What are the Biggest Costs in a Microsoft Audit?
Now that we can clearly distinguish a software audit from a SAM review, let’s talk about a few of the most common areas where expenses can accumulate. Settlements, true-ups, and wasted resources can prove the biggest detriment to a company’s license compliance during an audit. Let’s look at them one by one to answer why that is:
Settlements occur at the end of the software audit and determine the fine that the company will pay for being out of compliance.
If it is discovered that the company attempted to hide things from the auditor during the process, then the company can be held in breach of their contract, which can worsen the situation. A study conducted in 2013 by KPMG found that 52% of companies reported that the losses they had incurred through unlicensed software amounted to 10% of their total yearly revenue.
True-ups are a lump sum payment that companies produce after a set period of time has elapsed (such as a year or three years) to the software vendor within 60 days of the date making the anniversary of the initial purchase of the software.
The payment is intended to cover all the expenses for another term, but it will be inflated to accommodate any unlicensed software that was discovered during the SAM review or audit. In a SAM review, the discounts can still be applied for purchasing new licenses. However, the reason why true-ups can prove so detrimental in a software audit is because the discounts that companies would have otherwise had with the software vendors are no longer applied.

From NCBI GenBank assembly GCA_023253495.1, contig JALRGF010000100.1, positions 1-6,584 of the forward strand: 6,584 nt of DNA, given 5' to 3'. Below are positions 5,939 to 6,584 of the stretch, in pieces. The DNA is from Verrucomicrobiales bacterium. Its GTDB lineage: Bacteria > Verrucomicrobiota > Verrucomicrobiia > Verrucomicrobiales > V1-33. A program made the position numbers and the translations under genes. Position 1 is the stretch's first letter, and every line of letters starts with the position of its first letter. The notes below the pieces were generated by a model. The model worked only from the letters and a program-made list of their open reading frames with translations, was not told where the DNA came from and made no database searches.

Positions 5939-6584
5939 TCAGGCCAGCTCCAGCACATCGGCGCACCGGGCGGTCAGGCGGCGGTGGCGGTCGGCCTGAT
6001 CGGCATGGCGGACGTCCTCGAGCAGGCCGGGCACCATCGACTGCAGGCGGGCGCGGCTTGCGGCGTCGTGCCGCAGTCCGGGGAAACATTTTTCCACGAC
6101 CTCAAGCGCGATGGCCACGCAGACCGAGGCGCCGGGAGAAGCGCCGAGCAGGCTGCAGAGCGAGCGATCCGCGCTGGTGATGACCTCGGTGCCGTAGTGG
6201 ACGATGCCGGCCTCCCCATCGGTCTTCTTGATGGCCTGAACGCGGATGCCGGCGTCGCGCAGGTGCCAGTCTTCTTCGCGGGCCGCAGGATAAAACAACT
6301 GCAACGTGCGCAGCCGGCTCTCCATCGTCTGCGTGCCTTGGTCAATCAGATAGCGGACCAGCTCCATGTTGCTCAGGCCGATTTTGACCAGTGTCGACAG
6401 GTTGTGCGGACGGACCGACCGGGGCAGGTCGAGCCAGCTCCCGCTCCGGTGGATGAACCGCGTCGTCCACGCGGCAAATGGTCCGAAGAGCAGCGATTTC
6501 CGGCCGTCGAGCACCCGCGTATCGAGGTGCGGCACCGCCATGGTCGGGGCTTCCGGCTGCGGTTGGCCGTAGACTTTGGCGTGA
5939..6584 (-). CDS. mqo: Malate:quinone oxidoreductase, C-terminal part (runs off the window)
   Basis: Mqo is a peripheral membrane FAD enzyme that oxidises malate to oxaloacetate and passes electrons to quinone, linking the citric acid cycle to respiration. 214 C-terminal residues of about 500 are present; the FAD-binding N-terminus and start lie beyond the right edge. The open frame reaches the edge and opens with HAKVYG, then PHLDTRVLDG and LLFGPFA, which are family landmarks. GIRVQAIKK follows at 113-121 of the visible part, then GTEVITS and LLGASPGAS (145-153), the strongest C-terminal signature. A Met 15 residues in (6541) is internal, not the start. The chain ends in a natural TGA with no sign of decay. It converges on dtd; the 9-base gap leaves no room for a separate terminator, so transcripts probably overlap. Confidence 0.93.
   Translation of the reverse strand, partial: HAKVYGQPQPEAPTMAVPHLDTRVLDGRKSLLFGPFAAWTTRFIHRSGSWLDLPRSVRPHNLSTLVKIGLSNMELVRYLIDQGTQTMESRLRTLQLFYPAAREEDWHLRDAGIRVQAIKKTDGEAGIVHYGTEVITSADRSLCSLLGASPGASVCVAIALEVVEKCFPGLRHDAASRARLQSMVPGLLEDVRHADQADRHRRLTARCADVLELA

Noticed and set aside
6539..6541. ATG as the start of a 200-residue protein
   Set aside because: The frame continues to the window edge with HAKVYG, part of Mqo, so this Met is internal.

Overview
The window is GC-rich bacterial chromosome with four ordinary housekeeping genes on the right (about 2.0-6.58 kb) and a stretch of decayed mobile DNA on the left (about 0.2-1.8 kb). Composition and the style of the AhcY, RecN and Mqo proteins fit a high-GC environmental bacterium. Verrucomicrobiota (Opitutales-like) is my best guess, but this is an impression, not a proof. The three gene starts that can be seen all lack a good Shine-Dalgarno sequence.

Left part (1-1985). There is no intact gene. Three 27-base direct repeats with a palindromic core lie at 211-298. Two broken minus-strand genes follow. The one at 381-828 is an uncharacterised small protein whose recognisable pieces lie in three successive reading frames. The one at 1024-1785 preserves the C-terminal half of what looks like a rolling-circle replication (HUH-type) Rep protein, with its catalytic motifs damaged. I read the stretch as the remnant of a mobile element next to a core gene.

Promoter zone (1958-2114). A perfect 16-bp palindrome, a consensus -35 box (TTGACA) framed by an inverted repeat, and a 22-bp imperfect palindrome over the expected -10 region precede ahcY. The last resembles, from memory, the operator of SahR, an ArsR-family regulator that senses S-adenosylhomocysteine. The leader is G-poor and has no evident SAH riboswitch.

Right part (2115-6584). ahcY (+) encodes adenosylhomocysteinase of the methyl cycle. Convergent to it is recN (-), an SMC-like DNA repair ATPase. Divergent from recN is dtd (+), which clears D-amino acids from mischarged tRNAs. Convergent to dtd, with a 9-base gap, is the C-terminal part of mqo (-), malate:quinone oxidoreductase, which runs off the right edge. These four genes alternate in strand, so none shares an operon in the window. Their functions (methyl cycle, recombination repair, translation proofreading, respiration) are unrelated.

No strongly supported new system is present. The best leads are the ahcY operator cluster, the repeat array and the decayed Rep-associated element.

Suddenly having to pay for software products at full price can prove a huge expense for companies to pay. After a software audit, a survey conducted by Flexera, with input from IDC, found that a company with a revenue of 50 million can expect a true-up cost of roughly $263,000. Meanwhile, a company with $4 billion in revenue could expect a true-up cost of roughly $1.6 million.
One of the least known costs of a software audit is the loss of company time and resources. Software contracts can include clauses that state the “busy season” for a company and therefore a time when the company cannot be audited. When a software audit does arrive, it can still disrupt otherwise productive business hours. Workers often find their projects delayed or rearranged in the wake of an audit, while high-paid IT staff are often sent off to run fruitless errands at the software auditor’s bidding. To make matters worse, software audits can last anywhere from six months to multiple years.
Facing a Software Review or Microsoft Audit and Need A Guiding Hand?
Understanding where a SAM review or an audit can cost you the most money is important if you’d like to be able to prepare for each.
At MetrixData360, we would suggest that companies perform a self-assessment at least once a year to understand what their license position is. By doing this, you will have your own data to counter the auditor’s findings.
Over the years Metrixdata 360 has successfully defended companies from nearly every industry and saved them millions of dollars in heavy fines. If you’d like to know more about how Metrixdata 360 can save you money, check out our Audit Service page.